I think Thanksgiving may be the most and least complicated holiday for me. Growing up, it was the one holiday that was about family. Family and food, yes, but family first and foremost. We often celebrated with one whole side of my adopted family, and while the chaos and noise of a huge family celebration wasn’t my favorite thing in the world (and neither was dressing up), it was tradition, and I liked that part of it.
But I haven’t been “home” for a Thanksgiving since last century, and the last one I celebrated with my family was a few weeks after my dad died. So I’m pretty disconnected from the “family” part of the holiday at this point.
In the many years since that last Thanksgiving at home, I’ve celebrated with a variety of groups of people, some small, some much bigger, usually with other people who lived far from their families and didn’t want to travel for whatever reason. I’ve also had Thanksgiving alone, and enjoyed it. I’ve been invited to celebrate with other people’s families, and occasionally accepted, but it always feels intrusive to me to go to someone else’s family holiday.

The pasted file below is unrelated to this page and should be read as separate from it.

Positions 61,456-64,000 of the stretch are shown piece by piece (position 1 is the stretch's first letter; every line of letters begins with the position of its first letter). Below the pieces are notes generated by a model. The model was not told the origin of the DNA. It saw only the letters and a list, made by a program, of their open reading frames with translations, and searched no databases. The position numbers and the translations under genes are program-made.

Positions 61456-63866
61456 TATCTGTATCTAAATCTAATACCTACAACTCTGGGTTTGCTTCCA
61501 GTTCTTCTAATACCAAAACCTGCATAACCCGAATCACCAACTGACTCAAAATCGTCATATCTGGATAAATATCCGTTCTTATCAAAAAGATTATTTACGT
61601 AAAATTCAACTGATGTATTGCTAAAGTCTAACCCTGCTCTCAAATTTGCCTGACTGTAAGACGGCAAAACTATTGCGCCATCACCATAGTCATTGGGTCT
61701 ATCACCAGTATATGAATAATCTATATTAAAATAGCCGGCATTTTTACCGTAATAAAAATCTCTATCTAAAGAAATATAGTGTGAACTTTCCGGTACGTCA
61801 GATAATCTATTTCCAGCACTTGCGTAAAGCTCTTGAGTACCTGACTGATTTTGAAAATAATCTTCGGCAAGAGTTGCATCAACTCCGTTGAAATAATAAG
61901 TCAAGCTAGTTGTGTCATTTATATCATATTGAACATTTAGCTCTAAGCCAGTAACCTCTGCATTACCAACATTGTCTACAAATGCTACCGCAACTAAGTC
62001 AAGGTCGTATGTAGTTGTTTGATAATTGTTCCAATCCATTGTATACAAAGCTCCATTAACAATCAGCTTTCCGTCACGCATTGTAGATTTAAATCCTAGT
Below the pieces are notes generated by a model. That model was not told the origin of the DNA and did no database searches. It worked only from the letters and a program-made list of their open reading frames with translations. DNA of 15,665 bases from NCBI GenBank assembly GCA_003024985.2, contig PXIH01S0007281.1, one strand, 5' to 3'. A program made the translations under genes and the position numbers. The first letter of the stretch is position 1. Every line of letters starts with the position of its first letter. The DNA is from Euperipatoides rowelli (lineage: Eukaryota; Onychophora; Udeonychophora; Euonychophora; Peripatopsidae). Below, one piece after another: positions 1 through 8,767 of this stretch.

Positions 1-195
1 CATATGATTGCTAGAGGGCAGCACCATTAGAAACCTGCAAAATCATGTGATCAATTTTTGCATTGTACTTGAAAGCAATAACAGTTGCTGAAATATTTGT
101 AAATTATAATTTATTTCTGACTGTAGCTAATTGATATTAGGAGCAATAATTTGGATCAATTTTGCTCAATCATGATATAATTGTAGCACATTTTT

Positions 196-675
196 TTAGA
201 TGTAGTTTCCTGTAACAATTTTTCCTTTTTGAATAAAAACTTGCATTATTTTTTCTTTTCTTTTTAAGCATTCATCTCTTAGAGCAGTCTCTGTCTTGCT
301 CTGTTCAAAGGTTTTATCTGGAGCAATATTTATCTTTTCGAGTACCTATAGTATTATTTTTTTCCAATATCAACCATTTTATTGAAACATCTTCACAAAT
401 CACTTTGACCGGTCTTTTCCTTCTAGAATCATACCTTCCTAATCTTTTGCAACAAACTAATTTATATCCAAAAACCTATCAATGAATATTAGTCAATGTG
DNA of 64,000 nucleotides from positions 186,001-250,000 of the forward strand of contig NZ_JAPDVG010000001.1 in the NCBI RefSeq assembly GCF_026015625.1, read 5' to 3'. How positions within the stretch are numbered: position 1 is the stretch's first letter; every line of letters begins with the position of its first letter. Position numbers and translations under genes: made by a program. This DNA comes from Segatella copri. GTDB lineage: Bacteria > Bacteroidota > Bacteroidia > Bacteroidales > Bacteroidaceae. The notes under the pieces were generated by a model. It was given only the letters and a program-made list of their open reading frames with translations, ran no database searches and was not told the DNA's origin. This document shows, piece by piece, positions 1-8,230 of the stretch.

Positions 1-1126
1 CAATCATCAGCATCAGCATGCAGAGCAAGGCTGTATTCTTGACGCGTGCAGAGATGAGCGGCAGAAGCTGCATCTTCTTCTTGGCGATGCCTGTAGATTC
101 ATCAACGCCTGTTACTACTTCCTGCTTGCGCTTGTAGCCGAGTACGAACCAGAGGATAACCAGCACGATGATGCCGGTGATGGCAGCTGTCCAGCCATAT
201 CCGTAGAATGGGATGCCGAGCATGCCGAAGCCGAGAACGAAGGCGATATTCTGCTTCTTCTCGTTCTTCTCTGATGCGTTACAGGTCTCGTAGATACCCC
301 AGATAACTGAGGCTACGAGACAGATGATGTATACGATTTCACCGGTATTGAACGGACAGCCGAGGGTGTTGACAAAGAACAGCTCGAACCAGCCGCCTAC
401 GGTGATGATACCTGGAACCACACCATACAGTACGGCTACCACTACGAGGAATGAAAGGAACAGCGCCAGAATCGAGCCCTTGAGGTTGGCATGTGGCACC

These days, I’d have to choose a family to spend the holidays with, and I’m glad I don’t have a tradition of family holidays anymore. I’m spending the day with a friend, cooking very non-traditional foods, and maybe a few more friends since I’m on the east coast and this storm has changed many people’s carefully-laid plans.
I am thankful for snow plow drivers. I am thankful for the incredible outpouring of adoptee voices this November in the #flipthescript movement. I am thankful for all of my families despite their complications. And I am thankful to be spending this holiday as I choose.